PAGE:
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What is Apple’s New "Hide My Email" Feature?

As part of Apple's continued push into driving consumer privacy through their devices and services, the Cupertino company has announced an upcoming feature called "Hide My Email". This is part of a trio of new privacy-focused services for iCloud users under iCloud Plus.

Hide My Email enables users to sign up for digital services or accounts that require an email address without disclosing their actual email address. Instead, you create a fake email address linked to your real one – but only you and Apple know the linkage. This allows you to use your fake email addresses to create digital accounts without ever having to provide your real email.

This sounds confusing, right? 

I have an idea - let’s look at an animated gif to see a visual of the process!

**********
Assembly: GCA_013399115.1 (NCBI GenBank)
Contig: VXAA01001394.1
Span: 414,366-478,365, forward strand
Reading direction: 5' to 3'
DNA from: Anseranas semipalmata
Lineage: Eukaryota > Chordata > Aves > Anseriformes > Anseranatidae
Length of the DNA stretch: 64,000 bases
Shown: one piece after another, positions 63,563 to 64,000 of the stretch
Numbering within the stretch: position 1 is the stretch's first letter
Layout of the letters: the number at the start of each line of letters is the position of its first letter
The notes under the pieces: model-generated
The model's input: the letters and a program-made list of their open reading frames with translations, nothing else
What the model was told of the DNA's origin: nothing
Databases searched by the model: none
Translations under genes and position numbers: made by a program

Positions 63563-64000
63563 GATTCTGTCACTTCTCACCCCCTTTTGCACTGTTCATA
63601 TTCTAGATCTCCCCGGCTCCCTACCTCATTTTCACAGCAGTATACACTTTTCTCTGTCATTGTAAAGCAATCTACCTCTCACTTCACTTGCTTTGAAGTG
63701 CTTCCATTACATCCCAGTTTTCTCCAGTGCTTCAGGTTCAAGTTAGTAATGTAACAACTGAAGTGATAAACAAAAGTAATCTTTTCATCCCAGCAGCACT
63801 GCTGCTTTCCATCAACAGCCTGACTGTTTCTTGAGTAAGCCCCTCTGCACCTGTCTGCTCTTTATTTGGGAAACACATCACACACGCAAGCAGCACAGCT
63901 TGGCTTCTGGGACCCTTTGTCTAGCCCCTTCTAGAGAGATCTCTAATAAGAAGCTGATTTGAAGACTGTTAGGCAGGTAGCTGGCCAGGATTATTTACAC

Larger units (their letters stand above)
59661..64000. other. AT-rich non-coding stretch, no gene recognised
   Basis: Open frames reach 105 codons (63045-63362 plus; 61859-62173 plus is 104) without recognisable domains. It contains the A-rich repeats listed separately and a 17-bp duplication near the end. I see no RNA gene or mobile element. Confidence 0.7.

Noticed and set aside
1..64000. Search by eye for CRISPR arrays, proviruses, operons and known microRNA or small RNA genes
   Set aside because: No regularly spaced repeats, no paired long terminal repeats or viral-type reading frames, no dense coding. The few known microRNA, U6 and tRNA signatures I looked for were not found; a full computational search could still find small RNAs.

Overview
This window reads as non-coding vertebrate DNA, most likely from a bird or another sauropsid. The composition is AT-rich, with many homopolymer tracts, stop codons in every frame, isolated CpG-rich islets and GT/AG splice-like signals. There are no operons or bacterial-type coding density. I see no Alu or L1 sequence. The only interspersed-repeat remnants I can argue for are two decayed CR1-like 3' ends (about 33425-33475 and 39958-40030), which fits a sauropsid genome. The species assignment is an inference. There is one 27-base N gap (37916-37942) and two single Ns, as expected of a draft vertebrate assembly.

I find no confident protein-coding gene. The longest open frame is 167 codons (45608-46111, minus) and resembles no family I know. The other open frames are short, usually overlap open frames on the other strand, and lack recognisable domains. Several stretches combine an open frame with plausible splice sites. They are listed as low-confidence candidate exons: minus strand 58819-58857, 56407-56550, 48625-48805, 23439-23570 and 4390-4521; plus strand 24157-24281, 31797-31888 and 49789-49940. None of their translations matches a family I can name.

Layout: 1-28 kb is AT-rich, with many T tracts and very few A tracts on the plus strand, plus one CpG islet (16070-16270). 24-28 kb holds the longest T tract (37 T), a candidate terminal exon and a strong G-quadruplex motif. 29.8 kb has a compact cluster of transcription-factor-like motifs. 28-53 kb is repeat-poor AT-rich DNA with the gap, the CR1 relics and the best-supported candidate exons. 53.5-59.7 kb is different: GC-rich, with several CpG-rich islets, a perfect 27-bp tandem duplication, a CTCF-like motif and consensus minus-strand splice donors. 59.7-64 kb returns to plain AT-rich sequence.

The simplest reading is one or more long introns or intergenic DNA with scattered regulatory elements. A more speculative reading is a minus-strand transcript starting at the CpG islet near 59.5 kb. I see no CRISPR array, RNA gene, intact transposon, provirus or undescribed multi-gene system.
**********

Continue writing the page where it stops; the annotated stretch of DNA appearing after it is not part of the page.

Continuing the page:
That was fun (and hopefully helpful)!

So, How Does It Work?

Under the new iOS 15 release, Apple users will have the option to enable the Hide My Email setting. Enabling this setting allows users to create new private email addresses or what marketers refer to as “burner” emails. Apple lets users do this in three steps:

1. Create a random email address @icloud.com

2. Add a label/note for detailing where this might be used

3. Connect it to a real forwarding email address

Once this feature is enabled, the user will be able to insert the “burner” email address into online forms or into the “from” field when sending an email from the Apple Mail app. Users will be prompted when an email address field is detected to drop in a “Hide My Email” address or create a new one. For example, let’s say a user is signing up for a company’s newsletter. They can use the “Hide My Email” option and submit it. Apple then forwards any messages to their real inbox. 

Apple hide my email display

But What Does This Mean for Marketers?

As the digital privacy landscape has been rapidly evolving with ITP3, Google’s announcement of the third-party cookie’s deprecation, and now Apple’s forthcoming slew of additional privacy services including Hide My Email, the marketer’s job will only continue to become more difficult.